Wolf et al v. Otter et al, No. 1:2012cv00526 - Document 217 (D. Idaho 2017)

Court Description: MEMORANDUM DECISION AND ORDER Defendant Atencio's Motion to Seal (Dkt. 162 ) is GRANTED. Defendant Atencio's Motion to Seal (Dkt. 178 ) is GRANTED in part and DENIED in part as follows: Defendant shall submit redacted versions of all doc uments contained within Dockets 178 through 184 within 60 days of this Order in accordance with the guidelines explained above. Defendant Atencio's Second Motion for Summary Judgment (Dkt. 179 ) is GRANTED. The Court will enter judgment separa tely. The Clerk shall ADMINISTRATIVELY TERMINATE plaintiffs' "motions" at Dkts. 194 and 195 . The Court construed these pleadings as response briefs and considered them in ruling on Defendant's 7/29/16 Motion to Seal. Plainti ffs' Third Request for Judicial Notice (Dkt. 196 ) is DENIED. Plaintiffs' Motion to Stay Summary Judgment Motion (Dkt. 201 ) is DENIED. Defendant's Motion to Seal (Dkt. 211 ) is GRANTED. Plaintiffs' Motion to Stay Pending Interlocutory Appeal (Dkt. 213 ) is DENIED. Signed by Judge B. Lynn Winmill. (caused to be mailed to non Registered Participants at the addresses listed on the Notice of Electronic Filing (NEF) by (jp)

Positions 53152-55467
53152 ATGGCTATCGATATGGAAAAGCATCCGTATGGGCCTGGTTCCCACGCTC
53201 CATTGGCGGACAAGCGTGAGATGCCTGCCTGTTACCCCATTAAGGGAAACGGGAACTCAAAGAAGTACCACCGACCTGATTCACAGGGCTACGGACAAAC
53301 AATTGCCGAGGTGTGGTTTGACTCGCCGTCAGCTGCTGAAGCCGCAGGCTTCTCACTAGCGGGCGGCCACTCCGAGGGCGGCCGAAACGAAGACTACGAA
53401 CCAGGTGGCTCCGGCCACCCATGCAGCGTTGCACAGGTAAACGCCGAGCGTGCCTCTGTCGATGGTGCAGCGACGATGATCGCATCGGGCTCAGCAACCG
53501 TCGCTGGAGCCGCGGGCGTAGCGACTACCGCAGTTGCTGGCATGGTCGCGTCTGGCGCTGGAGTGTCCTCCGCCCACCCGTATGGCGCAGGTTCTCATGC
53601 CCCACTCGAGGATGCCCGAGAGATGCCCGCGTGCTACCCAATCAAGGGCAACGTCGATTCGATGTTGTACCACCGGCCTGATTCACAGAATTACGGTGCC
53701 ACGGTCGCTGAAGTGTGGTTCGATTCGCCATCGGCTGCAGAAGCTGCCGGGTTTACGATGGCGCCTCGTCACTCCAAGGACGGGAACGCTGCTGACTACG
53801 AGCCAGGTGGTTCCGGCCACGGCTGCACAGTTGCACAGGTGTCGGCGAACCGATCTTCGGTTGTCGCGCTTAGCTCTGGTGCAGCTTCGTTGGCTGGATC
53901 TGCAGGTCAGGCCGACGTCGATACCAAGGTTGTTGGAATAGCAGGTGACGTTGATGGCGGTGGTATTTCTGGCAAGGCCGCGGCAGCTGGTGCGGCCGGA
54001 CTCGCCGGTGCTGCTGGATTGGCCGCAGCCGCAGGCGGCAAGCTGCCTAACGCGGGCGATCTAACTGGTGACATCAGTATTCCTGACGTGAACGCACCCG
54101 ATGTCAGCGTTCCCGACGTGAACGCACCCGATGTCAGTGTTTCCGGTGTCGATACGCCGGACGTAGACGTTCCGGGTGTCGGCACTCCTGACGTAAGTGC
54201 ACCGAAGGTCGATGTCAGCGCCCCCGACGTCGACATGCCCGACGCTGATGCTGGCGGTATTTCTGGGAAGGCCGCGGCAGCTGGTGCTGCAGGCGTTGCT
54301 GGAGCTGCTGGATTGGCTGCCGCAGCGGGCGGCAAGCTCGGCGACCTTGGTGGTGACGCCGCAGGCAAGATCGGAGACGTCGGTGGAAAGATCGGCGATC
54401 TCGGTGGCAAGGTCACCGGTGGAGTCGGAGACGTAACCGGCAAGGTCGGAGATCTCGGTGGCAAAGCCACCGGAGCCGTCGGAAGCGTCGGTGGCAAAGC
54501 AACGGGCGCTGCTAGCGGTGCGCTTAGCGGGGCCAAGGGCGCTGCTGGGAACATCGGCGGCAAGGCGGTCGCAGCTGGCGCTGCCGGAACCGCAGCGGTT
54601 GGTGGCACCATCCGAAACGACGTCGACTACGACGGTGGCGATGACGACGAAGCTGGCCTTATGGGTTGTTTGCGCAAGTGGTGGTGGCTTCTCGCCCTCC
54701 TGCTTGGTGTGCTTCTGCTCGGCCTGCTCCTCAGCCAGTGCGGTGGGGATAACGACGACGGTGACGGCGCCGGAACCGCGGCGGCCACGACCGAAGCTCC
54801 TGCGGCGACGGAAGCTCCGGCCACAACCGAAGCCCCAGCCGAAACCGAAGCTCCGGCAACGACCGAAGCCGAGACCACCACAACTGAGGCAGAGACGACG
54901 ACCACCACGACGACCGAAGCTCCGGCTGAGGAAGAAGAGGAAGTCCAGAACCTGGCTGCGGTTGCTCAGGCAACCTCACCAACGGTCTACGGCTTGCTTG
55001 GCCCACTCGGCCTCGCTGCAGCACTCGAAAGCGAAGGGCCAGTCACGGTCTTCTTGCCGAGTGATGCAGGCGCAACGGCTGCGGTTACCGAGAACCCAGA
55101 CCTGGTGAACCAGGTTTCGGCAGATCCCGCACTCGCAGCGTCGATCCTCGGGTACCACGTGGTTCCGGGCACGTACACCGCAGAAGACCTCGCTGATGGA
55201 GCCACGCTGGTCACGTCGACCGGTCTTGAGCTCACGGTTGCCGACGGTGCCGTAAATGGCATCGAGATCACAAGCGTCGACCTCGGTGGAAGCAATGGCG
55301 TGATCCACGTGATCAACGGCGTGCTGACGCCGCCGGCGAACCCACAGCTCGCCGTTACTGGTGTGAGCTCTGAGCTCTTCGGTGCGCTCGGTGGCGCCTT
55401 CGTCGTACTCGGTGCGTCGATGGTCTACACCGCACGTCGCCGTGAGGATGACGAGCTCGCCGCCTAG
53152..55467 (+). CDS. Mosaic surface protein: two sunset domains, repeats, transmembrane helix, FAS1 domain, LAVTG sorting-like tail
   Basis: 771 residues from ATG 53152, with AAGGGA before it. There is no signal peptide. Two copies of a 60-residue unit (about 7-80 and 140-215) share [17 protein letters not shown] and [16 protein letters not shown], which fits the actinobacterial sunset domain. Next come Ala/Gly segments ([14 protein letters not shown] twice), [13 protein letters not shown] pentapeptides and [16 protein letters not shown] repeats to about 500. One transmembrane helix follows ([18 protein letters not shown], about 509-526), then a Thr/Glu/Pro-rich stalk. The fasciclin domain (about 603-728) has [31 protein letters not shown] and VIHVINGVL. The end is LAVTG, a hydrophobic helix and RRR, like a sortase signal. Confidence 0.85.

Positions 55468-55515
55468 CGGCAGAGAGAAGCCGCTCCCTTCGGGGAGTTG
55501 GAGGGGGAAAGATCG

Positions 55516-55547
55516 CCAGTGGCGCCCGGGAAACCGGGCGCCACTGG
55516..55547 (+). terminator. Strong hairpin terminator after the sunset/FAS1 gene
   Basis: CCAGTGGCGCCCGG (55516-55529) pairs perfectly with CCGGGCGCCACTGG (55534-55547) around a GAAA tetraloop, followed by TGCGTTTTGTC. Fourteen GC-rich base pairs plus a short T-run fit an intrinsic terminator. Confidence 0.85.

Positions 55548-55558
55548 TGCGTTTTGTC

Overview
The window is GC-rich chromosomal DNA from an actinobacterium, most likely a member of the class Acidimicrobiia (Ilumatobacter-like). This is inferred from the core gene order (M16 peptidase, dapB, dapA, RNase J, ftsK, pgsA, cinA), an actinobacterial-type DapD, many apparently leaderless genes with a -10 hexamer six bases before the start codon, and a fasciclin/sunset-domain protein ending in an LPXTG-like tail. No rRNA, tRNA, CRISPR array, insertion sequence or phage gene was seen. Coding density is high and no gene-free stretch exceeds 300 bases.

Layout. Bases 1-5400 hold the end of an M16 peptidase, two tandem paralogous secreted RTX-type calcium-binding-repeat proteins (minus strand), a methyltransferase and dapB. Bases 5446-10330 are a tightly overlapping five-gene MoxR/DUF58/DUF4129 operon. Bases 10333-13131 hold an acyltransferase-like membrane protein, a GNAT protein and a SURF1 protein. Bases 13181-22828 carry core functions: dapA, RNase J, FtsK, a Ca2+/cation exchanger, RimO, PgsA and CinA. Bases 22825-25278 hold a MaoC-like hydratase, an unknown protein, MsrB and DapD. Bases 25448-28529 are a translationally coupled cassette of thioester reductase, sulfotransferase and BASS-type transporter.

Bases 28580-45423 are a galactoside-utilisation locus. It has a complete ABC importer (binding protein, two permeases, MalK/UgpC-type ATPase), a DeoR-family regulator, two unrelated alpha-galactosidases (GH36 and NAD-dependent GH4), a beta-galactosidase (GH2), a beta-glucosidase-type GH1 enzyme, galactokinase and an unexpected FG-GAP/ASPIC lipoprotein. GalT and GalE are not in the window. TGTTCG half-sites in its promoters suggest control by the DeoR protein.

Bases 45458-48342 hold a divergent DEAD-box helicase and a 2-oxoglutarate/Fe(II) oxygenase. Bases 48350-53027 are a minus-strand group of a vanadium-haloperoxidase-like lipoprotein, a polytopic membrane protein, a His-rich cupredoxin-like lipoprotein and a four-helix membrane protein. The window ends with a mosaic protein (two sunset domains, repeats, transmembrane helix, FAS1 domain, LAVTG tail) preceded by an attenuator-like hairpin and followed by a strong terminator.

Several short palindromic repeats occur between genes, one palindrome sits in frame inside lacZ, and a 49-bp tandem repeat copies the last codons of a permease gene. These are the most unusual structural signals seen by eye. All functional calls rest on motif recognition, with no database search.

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Wolf et al v. Otter et al Doc. 217 UNITED STATES DISTRICT COURT FOR THE DISTRICT OF IDAHO ANDREW J.J. WOLF, R. HANS KRUGER, and DAVID S. BEGLEY, Case No. 1:12-cv-00526-BLW MEMORANDUM DECISION AND ORDER Plaintiffs, v. C.L. “BUTCH” OTTER; LAWRENCE WASDEN; IDAHO STATE BOARD OF CORRECTIONS; ROBIN SANDY, J.R. VAN TASSEL; JAY NEILSON; IDAHO COMMISSION OF PARDONS AND PAROLE; OLIVIA CRAVEN; BILL YOUNG; MARK FUNAIOLE; JANE DRESSEN; NORMAN LANGERAK; MIKE MATTHEWS; BRENT REINKE; CORRECTIONS CORPORATION OF AMERICA, INC.; TIM WENGLER; CORRISON INC., each sued in their individual and official capacities and their successors in office, Defendants. I INTRODUCTION Before the Court is Defendant Henry Atencio’s Second Motion for Summary Judgment (Dkt. 179) and various related motions. (Defendant Atencio, as the current director of IDOC, is substituted for former director defendants Kevin Kempf and Brent MEMORANDUM DECISION AND ORDER - 1 Dockets.Justia.com Reinke. See Fed. R. Civ. P. 25(d)). For the reasons explained below, the Court will grant Atencio’s motion. II PROCEDURAL BACKGROUND Plaintiffs, prisoners in the custody of the Idaho Department of Correction (IDOC), are proceeding pro se in this civil rights action. Plaintiffs claim that defendants violated the Eighth Amendment in several ways, all stemming from prison overcrowding. The following three claims remain: Twelfth Claim. In the twelfth claim for relief, Plaintiff Andrew Wolf alleges that Defendant Atencio failed to provide adequate dayroom space in the West Wing Living Units of the Idaho State Correctional Center (ISCC, formerly known as ICC 1). See Compl., Dkt. 7, ¶ 338. Twentieth Claim. In the twentieth claim, Wolf alleges that prison officials failed to adequately staff ISCC, which resulted in Wolf’s failure to receive enough time outside his prison cell. See id. ¶ 349. 2 Twenty-Fourth Claim. In the twenty-fourth claim, Plaintiff Hans Kruger alleges that the prison failed to protect him from attacks by other inmates. 1 IDOC began managing ISCC in July 2014. Before that, a private corporation operated the prison under the name “Idaho Correctional Center” (ICC). 2 This claim originally targeted two prisons: ISCC and Idaho State Correctional Institution (ISCI), also in Kuna. In a previous ruling, the Court granted Atencio’s motion for summary judgment on issues related to the ISCI claims within the twentieth claim. See Mar. 31, 2016 Order, Dkt. 160, at 34. So at this point, Wolf is pursuing the inadequate staffing/out-of-cell-time claim only as it relates to ISCC. MEMORANDUM DECISION AND ORDER - 2 Plaintiffs seek injunctive relief only on these claims. III FACTUAL BACKGROUND Plaintiffs did not file a substantive response to Atencio’s second motion for summary judgment. Likewise, they did not submit a statement of disputed facts. Accordingly, in resolving this motion, the Court relies on Atencio’s fact statement and supporting evidentiary materials submitted with this motion, as well as the materials plaintiffs submitted in the first round of summary-judgment proceedings. See e.g., Defendant’s Separate Statement of Undisputed Facts (“SOF”), Dkt. 179-2; Plaintiff’s Statement of Disputed Facts, Dkt. 137-2. The relevant facts are briefly summarized here. 3 A. Facts Relevant to Plaintiff Kruger’s Claim In 1993, Plaintiff Hans Kruger was sentenced to 30 years in prison, through March 2023. During 23 years of incarceration, Kruger was assaulted by other inmates on two occasions, once in 1994 when he was incarcerated at a different prison (Idaho Correctional Institution – Orofino), and a second time in 2003, when he was incarcerated at ISCI. Kruger did not report either incident or seek medical treatment. Kruger observed other inmates fighting on two occasions in December 2010. IDOC responded each time, stopped the fighting, and removed the inmates. Kruger did 3 Plaintiffs said they intended to use pleadings filed in other cases to oppose Atencio’s second motion for summary judgment. See Request for Judicial Notice, Dkt. 196. They did not follow through, however. Further, the Court is not convinced that any of the five cases listed in plaintiffs’ request for judicial notice are relevant to this case. Accordingly, the Court will deny the request. MEMORANDUM DECISION AND ORDER - 3 not file a concern form or ask for protective custody. SOF ¶¶ 8-9. In the summer of 2012, while he was in his cell, Kruger saw one inmate attack another. IDOC removed the victim, offered him medical care and protective custody, and transferred him to a different unit. IDOC also disciplined the attacker. Id. ¶ 11-13. Kruger also testified that in late August 2012, the A Tier of Unit 15 was locked down after members of the Aryan Knights gang demanded that sex offenders pay “rent” (ramen noodles from the commissary) to stay on the tier. ISCI investigated the matter and found that the Aryan Knights had coerced one sex offender to attack another for refusing to pay rent. Both inmates were taken to administrative segregation and protective custody was offered to the victim as well as to two other inmates who complained the Aryan Knights were demanding rent from then. Id. ¶ 15. That same day, Kruger submitted a concern form to Warren Blades. He submitted two more concern forms on September 8, 2012. Warden Blades responded to each concern form, and on September 17, 2012, Kruger was transferred to a different unit and tier. Id. ¶ 16-18. Shortly afterward, Kruger sued. See Oct. 15, 2012 Compl., Dkt. 7. During his deposition, Kruger testified regarding events occurring during the pendency of this lawsuit, including a November 2014 attack and a May 2016 fight between inmates. Kruger submitted various grievances and concern forms during the past four years, including September and October 2015 concern forms, wherein he complained of an influx of “young aggressive thugs” and “known active gang members from differing/opposing gangs.” SOF ¶ 21; see also id. ¶ 22, ¶ 28. Kruger said he was MEMORANDUM DECISION AND ORDER - 4 purposely vague in some these forms. He did identify four inmates as aggressors in a later concern form, but these inmates did not threaten him and he was not afraid of them. Id. ¶¶ 23-27. These four inmates are no longer housed at ISCI. Id. ¶ 27. At his summer 2016 deposition, Kruger testified that he had not been threatened by other inmates in the past year, and that he was in fairly good standing with the other inmates. He did say, however, that in early June 2016 an inmate in Unit 14 told Kruger that the skinheads were “gunning” for him. Id. ¶ 33-34. B. Facts Relevant to Plaintiff Wolf’s Claims Plaintiff Wolf has been housed at both ICC (now ISCC) and ISCI during the past decade. He was housed at ICC from April 2008 through April 2011, when he was transferred to ISCI. Then, after being transferred to other prison facilities, Wolf returned to ICC where he remained until October 2013, when he was again transferred to ISCI. Wolf remains at ISCI as of this date. The ISCC Warden has submitted an affidavit demonstrating that ISCC inmates have multiple opportunities throughout the day to be outside their cells. See Blades Aff., ¶¶ 1-21; Ex. A thereto. Specifically, in the morning, afternoon, and evenings, inmates may leave their cells. They have opportunities to work, attend school, use the library and the Legal Resources Center, or the gym. Inmates may also stay inside and watch television or read or access the dayroom. Inmates generally have at least 20 hours of scheduled gym or ball field time each week. MEMORANDUM DECISION AND ORDER - 5 IV DISCUSSION A. Motion to Stay Summary Judgment In an earlier ruling, this Court denied plaintiffs’ motion to reopen discovery, and ordered plaintiffs to file a substantive response to the pending motion for summary judgment. Plaintiffs have not filed such a response. Instead, they moved to “stay” the summary judgment motion. See Dkt. 201. This stay motion mainly rehashes arguments this Court previously rejected. See Mar. 6, 2017 Order, Dkt. 202. Plaintiffs do, however, offer one new justification for “staying” a ruling on Atencio’s summaryjudgment motion. They say they because they are unable to afford a copy of Defendant Kruger’s deposition transcript, the Court should withhold ruling, and, in the meantime, either: (1) order defendant to provide a copy of the transcript; (2) bar defendant from using the transcript to support his summary-judgment motion; or (3) use Court funds to pay the court reporter for a copy of the transcript. The Court will deny this motion for three reasons. First, plaintiffs delayed bringing this motion. Kruger was deposed in the summer of 2016, yet plaintiffs waited until February 2017 to bring this motion. Second, Plaintiff Kruger was present at his own deposition, so he has first-hand knowledge of what occurred there. (Plaintiff Wolf also attended the deposition). Kruger also took notes when he reviewed his transcript for errors. See Motion, Dkt. 201, at 10. Third, plaintiffs cite no authority supporting their request, and there is no provision in 28 U.S.C. § 1915 requiring defendants or the Court to pay indigent MEMORANDUM DECISION AND ORDER - 6 defendants’ litigation costs. The Court will therefore deny plaintiffs’ motion. Cf. Rivera v. DisAbato, 962 F. Supp. 38, 40 (D.N.J. 1997) (denying a pro se prisoner litigant’s similar request, observing “plaintiff’s obligations, even as an indigent litigant, to finance his own litigation expenses cannot be arbitrarily thrust upon defendants”). B. Motion to Stay Pending Interlocutory Appeal Plaintiffs also ask the Court to stay this case pending the Ninth Circuit’s resolution of an interlocutory appeal. See Dkt. 213 (Mar. 17, 2017 Motion to Stay); Dkt. 206 (Plaintiffs’ Notice of Interlocutory Appeal). The Court will deny this motion. First, plaintiffs are not appealing a “final decision of the district court.” 28 U.S.C. § 1291, so the Ninth Circuit lacks jurisdiction. See generally Munoz v. Small Bus. Admin., 644 F.2d 1361, 1364 (9th Cir. 1981). Second, even assuming the Ninth Circuit had jurisdiction, the Court would not stay the matter. Among other things, this action has been pending in this Court since 2012, and the Court is prepared to rule on defendant’s second motion summary judgment, which has been pending for several months. Under these circumstances, a stay would not serve the parties. C Motion for Summary Judgment 1. The Governing Legal Standard Summary judgment is appropriate where a party can show that, as to any claim or defense, “there is no genuine dispute as to any material fact and the movant is entitled to judgment as a matter of law.” Fed. R. Civ. P. 56(a). One of the principal purposes of the summary judgment “is to isolate and dispose of factually unsupported claims . . . .” Celotex Corp. v. Catrett, 477 U.S. 317, 323-24 (1986). It is “not a disfavored procedural MEMORANDUM DECISION AND ORDER - 7 shortcut,” but is instead the “principal tool[ ] by which factually insufficient claims or defenses [can] be isolated and prevented from going to trial with the attendant unwarranted consumption of public and private resources.” Id. at 327. “[T]he mere existence of some alleged factual dispute between the parties will not defeat an otherwise properly supported motion for summary judgment.” Anderson v. Liberty Lobby, Inc., 477 U.S. 242, 247-48 (1986). There must be a genuine dispute as to any material fact – a fact “that may affect the outcome of the case.” Id. at 248. The evidence must be viewed in the light most favorable to the non-moving party, and the Court must not make credibility findings. Id. at 255. Direct testimony of the non-movant must be believed, however implausible. Leslie v. Grupo ICA, 198 F.3d 1152, 1159 (9th Cir. 1999). On the other hand, the Court is not required to adopt unreasonable inferences from circumstantial evidence. McLaughlin v. Liu, 849 F.2d 1205, 1208 (9th Cir. 1988). The Court must be “guided by the substantive evidentiary standards that apply to the case.” Liberty Lobby, 477 U.S. at 255. If a claim requires clear and convincing evidence, the question on summary judgment is whether a reasonable jury could conclude that clear and convincing evidence supports the claim. Id. The moving party bears the initial burden of demonstrating the absence of a genuine dispute as to material fact. Devereaux v. Abbey, 263 F.3d 1070, 1076 (9th Cir. 2001)(en banc). To carry this burden, the moving party need not introduce any affirmative evidence (such as affidavits or deposition excerpts) but may simply point out MEMORANDUM DECISION AND ORDER - 8 the absence of evidence to support the nonmoving party’s case. Fairbank v. Wunderman Cato Johnson, 212 F.3d 528, 532 (9th Cir.2000). This shifts the burden to the non-moving party to produce evidence sufficient to support a jury verdict in her favor. Deveraux, 263 F.3d at 1076. The non-moving party must go beyond the pleadings and show “by her [ ] affidavits, or by the depositions, answers to interrogatories, or admissions on file” that a genuine dispute of material fact exists. Celotex, 477 U.S. at 324. However, the Court is “not required to comb through the record to find some reason to deny a motion for summary judgment.” Carmen v. San Francisco Unified Sch. Dist., 237 F.3d 1026, 1029 (9th Cir. 2001) (quotation omitted). Instead, the “party opposing summary judgment must direct [the Court’s] attention to specific triable facts.” S. Cal. Gas Co. v. City of Santa Ana, 336 F.3d 885, 889 (9th Cir. 2003). 2. Plaintiff Wolf’s Twelfth and Twentieth Claims The Court will grant summary judgment on Wolf’s claims related to ICC (now ISCC). In his two remaining claims, Wolf alleges that Defendant Atencio violated the Eighth Amendment by (1) not providing adequate dayroom space at ICC; and (2) not providing adequate out-of-cell time at ICC. See Initial Review Order, Dkt. 27, at 10; Compl., Dkt. 1, ¶¶ 338-39, 349-50. In his first summary-judgment motion, Atencio argued that Wolf’s claims related to ICC were moot because Wolf has not been housed at ICC since April 2011. The court rejected this argument, explaining that IDOC manages the prison and could easily house Wolf there. (Wolf seeks injunctive relief only on this claim.) Defendant was given the MEMORANDUM DECISION AND ORDER - 9 opportunity, however, to submit supplemental materials explaining current conditions at ISCC. See Mar. 30, 2016 Order, Dkt. 160, at 17-20. Defendant responded with an affidavit from Warden Randy Blades, which establishes that ISCC inmates have multiple opportunities throughout the day to be out of their cells. See Dkt. 184-1. Wolf has failed to submitted any evidence creating a genuine dispute regarding the material facts, either in opposition to this motion or in responding to the first motion for summary judgment. The Court will therefore grant summary judgment in Atencio’s favor on the twentieth claim. The Court will also grant summary judgment in Atencio’s favor on the twelfth claim, which deals with the size of the dayroom at ISCC. Here, as Atencio points out, the size of the prison dayroom, per se, does not create a constitutional deprivation. The larger issue is whether ISCC inmates receive ample time outside their cells. They do. Atencio is therefore entitled to summary judgment on Wolf’s twelfth claim. 3. Kruger’s Twenty-Fourth Claim for Failure to Protect The final claim at issue is Kruger’s failure-to-protect claim. The Eighth Amendment’s proscription against cruel and unusual punishment requires prison officials to protect inmates from violent attacks by other inmates. Farmer v. Brennan, 511 U.S. 825, 833 (1994). But not every injury “suffered by one prisoner at the hands of another ... translates into constitutional liability for prison officials responsible for the victim’s safety.” Id. at 834. To establish a failure-to-protect claim, “the inmate must show that he is incarcerated under conditions posing a substantial risk of serious harm” and that the prison official acted with “deliberate indifference” to the MEMORANDUM DECISION AND ORDER - 10 inmate's health or safety. Id. A prison official acts with deliberate indifference if he “knows of and disregards an excessive risk to inmate health or safety” – that is, “the official must both be aware of facts from which the inference could be drawn that a substantial risk of serious harm exists, and he must also draw the inference.” Id. at 837. A prisoner alleging an Eighth Amendment violation need not show that prison officials believed that harm would actually occur; “it is enough that the official acted or failed to act despite his knowledge of a substantial risk of serious harm.” Id. at 842. A prison official's knowledge of the risk “can be proven through circumstantial evidence, such as by showing that the risk was so obvious that the official must have known about it.” Johnson v. Johnson, 385 F.3d 503, 524 (5th Cir.2004). A prison official, however, may avoid liability if he “responded reasonably to the risk, even if the harm ultimately was not averted.” Farmer, 511 U.S. at 844. Further, the mere negligent failure to protect a prisoner from assault does not comprise a constitutional violation. See Davidson v. Cannon, 474 U.S. 344, 347-48 (1986). In an earlier order, the Court held that although Kruger’s concern forms did not signal to the prison that Kruger was personally subjected to any serious threat of harm, Kruger should nonetheless be allowed further discovery so that he could attempt “to prove that, based on past assaults, the risk was so obvious that defendants must have known that plaintiffs similarly situated faced a substantial risk of serious harm . . . .” Mar. 30, 2016 Order, Dkt. 160, at 33. Defendant has since provided additional discovery materials to Kruger, but Kruger has not come forward with any additional argument or evidence demonstrating that, MEMORANDUM DECISION AND ORDER - 11 based on past assaults, he has faced and continues to face a substantial risk of serious harm. Additionally, even assuming Kruger faced a substantial risk of serious harm at some point, Kruger has not shown that Defendant Atencio – both now, and at the time the suit was filed – knowingly and unreasonably disregarded an objectively intolerable risk of harm and will continue to do so. Granted, there have been isolated incidences of violence during Kruger’s incarceration, but IDOC responded appropriately. Similarly, although Kruger says gang members are housed with older inmates, this does not rise to the level of a constitutional violation. See Labatad v. Corr. Corp. of Am., 714 F.3d 1155, 1160-61 (9th Cir. 2013). The Court will therefore grant Atencio’s motion for summary judgment on Kruger’s twenty-fourth claim for relief. D. Motions to Seal Finally, the Court will address two pending motions to seal (Dkts. 162, 178). 4 Earlier in this litigation, the Court ordered the parties to seal or redact documents containing the name of inmates who had been assaulted by others. This was because plaintiffs’ complaint identified various inmates who had allegedly been harassed or injured by other inmates. Plaintiffs identified these individuals by name in a separate exhibit, which the Court sealed. See Initial Review Order, Dkt. 27, at 26 (“This sensitive information justifies sealing the documents . . . at this time.”) 4 Plaintiffs filed two pleadings in response to Atencio’s July 29, 2016 motion to seal, including: (1) an “Opposition . . . and Motion to Unseal Docket Numbers 178-184,” see Dkt. 194; and (2) a “Motion to Seal Exhibit 80,” see Dkt. 195. The Court will construe both pleadings as oppositions to the July 29, 2016 motion to seal. MEMORANDUM DECISION AND ORDER - 12 Later, plaintiffs complained when defendant identified four of the alleged victims (A, B, E, and H) by name. The Court granted plaintiffs’ request for a curative order sealing or otherwise redacting identifying information in defendants’ filings. See Mar. 16, 2016 Order, Dkt. 148, at 9. Shortly after the Court entered this order, defendant filed a motion to seal an affidavit, which, among other things, identified various alleged assault victims. The Court will grant this unopposed motion and seal the April 1, 2016 affidavit (filed at Docket 163). Next, defendant filed a motion to seal all pleadings and supporting documents submitted in connection with his second motion for summary judgment. See Dkt. 178. Plaintiffs oppose this motion, arguing that rather than sealing every document in its entirety, defendant should have instead redacted the documents. See Dkt. 194 and Ex. 80 thereto. The Ninth Circuit has held that there is a strong presumption of public access to judicial records. See Kamakana v. City of Honolulu, 447 F.3d 1172, 1178 (9th Cir. 2006); Foltz v. State Farm Mut. Auto. Ins. Co., 331 F.3d 1122, 1135 (9th Cir. 2003). A party seeking to file documents under seal bears the burden of overcoming that presumption. Pintos v. Pac. Creditors Ass'n, 605 F.3d 665, 678 (9th Cir. 2010) (quoting Kamakana, 447 F.3d at 1178) Defendant’s motion to seal sweeps too broadly. The intent of the Court’s earlier order was simply to protect the identities of inmate assault victims, which did not require defendant to seal every single page of every document filed in support of his pending MEMORANDUM DECISION AND ORDER - 13 motion for summary judgment, including all briefs, affidavits, and exhibits. Rather, a better approach would have been to redact names and identifying information of assault victims within those documents. Plaintiffs indicate that defendant could properly redact some documents by making certain, specific redactions. See Sealed Ex. 80, Dkt. 194-1. The Court will not scour the many hundreds of pages defendant submitted in connection with their motion for summary judgment for the purpose of specifically identifying each and every name that should be redacted. Instead, the Court will order defendant to undertake this review of Docket Nos. 178 through 184 (including attached affidavits and exhibits) and then file redacted versions of these documents. Though the Court will not require it, defense counsel may wish to correspond with plaintiffs in effort to obtain a stipulation between the parties as to which specific names require redaction. Plaintiffs appear to be willing to undertake this review, and the parties might save considerable time and resources by reaching an agreement, for the Court’s review, regarding which specific items require redaction. For these reasons, the Court will grant in part and deny in part defendant’s motion to seal. III ORDER IT IS ORDERED that: 1. Defendant Atencio’s Motion to Seal (Dkt. 162) is GRANTED. 2. Defendant Atencio’s Motion to Seal (Dkt. 178) is GRANTED in part and DENIED in part as follows: Defendant shall submit redacted versions of all documents MEMORANDUM DECISION AND ORDER - 14 contained within Dockets 178 through 184 within sixty days of this Order in accordance with the guidelines explained above. 3. Defendant Atencio’s Second Motion for Summary Judgment (Dkt. 179) is GRANTED. The Court will enter judgment separately. 4. The Clerk shall ADMINISTRATIVELY TERMINATE plaintiffs’ “motions” at Dkts. 194 and 195. The Court construed these pleadings as response briefs and considered them in ruling on Defendant’s July 29, 2016 Motion to Seal. 5. Plaintiffs’ Third Request for Judicial Notice (Dkt. 196) is DENIED. 6. Plaintiffs’ Motion to Stay Summary Judgment Motion (Dkt. 201) is DENIED. 7. Defendant’s Motion to Seal (Dkt. 211) is GRANTED. 8. Plaintiffs’ Motion to Stay Pending Interlocutory Appeal (Dkt. 213) is DENIED. DATED: March 21, 2017 _________________________ B. Lynn Winmill Chief Judge United States District Court MEMORANDUM DECISION AND ORDER - 15